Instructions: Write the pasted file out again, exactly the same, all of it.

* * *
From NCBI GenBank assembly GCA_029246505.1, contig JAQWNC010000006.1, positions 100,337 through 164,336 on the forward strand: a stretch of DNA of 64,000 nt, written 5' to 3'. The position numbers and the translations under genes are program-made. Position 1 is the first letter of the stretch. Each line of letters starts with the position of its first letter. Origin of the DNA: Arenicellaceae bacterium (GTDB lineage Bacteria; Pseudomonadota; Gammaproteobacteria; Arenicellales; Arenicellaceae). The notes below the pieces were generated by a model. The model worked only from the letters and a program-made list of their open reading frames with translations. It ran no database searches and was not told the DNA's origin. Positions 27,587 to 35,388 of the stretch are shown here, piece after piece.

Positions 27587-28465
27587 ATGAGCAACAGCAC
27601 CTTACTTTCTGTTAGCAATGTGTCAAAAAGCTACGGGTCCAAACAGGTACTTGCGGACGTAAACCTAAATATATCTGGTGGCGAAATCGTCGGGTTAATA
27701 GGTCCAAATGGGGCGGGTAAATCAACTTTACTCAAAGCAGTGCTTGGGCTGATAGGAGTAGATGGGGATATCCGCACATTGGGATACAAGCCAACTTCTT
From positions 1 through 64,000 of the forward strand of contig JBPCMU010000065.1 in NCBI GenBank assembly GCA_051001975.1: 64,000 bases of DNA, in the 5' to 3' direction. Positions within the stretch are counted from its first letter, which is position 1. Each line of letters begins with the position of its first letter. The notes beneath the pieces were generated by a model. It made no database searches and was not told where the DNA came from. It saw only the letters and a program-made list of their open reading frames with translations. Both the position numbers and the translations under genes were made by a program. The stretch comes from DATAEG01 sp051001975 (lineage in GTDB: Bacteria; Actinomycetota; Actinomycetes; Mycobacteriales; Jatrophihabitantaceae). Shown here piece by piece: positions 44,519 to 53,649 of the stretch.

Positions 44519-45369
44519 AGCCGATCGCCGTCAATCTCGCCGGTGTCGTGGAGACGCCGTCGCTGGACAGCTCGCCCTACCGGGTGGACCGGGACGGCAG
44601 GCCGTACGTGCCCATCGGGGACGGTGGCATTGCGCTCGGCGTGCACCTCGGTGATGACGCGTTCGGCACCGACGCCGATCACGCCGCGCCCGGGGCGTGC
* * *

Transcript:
From NCBI GenBank assembly GCA_029246505.1, contig JAQWNC010000006.1, positions 100,337 through 164,336 on the forward strand: a stretch of DNA of 64,000 nt, written 5' to 3'. The position numbers and the translations under genes are program-made. Position 1 is the first letter of the stretch. Each line of letters starts with the position of its first letter. Origin of the DNA: Arenicellaceae bacterium (GTDB lineage Bacteria; Pseudomonadota; Gammaproteobacteria; Arenicellales; Arenicellaceae). The notes below the pieces were generated by a model. The model worked only from the letters and a program-made list of their open reading frames with translations. It ran no database searches and was not told the DNA's origin. Positions 27,587 to 35,388 of the stretch are shown here, piece after piece.

Positions 27587-28465
27587 ATGAGCAACAGCAC
27601 CTTACTTTCTGTTAGCAATGTGTCAAAAAGCTACGGGTCCAAACAGGTACTTGCGGACGTAAACCTAAATATATCTGGTGGCGAAATCGTCGGGTTAATA
27701 GGTCCAAATGGGGCGGGTAAATCAACTTTACTCAAAGCAGTGCTTGGGCTGATAGGAGTAGATGGGGATATCCGCACATTGGGATACAAGCCAACTTCTT
From positions 1 through 64,000 of the forward strand of contig JBPCMU010000065.1 in NCBI GenBank assembly GCA_051001975.1: 64,000 bases of DNA, in the 5' to 3' direction. Positions within the stretch are counted from its first letter, which is position 1. Each line of letters begins with the position of its first letter. The notes beneath the pieces were generated by a model. It made no database searches and was not told where the DNA came from. It saw only the letters and a program-made list of their open reading frames with translations. Both the position numbers and the translations under genes were made by a program. The stretch comes from DATAEG01 sp051001975 (lineage in GTDB: Bacteria; Actinomycetota; Actinomycetes; Mycobacteriales; Jatrophihabitantaceae). Shown here piece by piece: positions 44,519 to 53,649 of the stretch.

Positions 44519-45369
44519 AGCCGATCGCCGTCAATCTCGCCGGTGTCGTGGAGACGCCGTCGCTGGACAGCTCGCCCTACCGGGTGGACCGGGACGGCAG
44601 GCCGTACGTGCCCATCGGGGACGGTGGCATTGCGCTCGGCGTGCACCTCGGTGATGACGCGTTCGGCACCGACGCCGATCACGCCGCGCCCGGGGCGTGC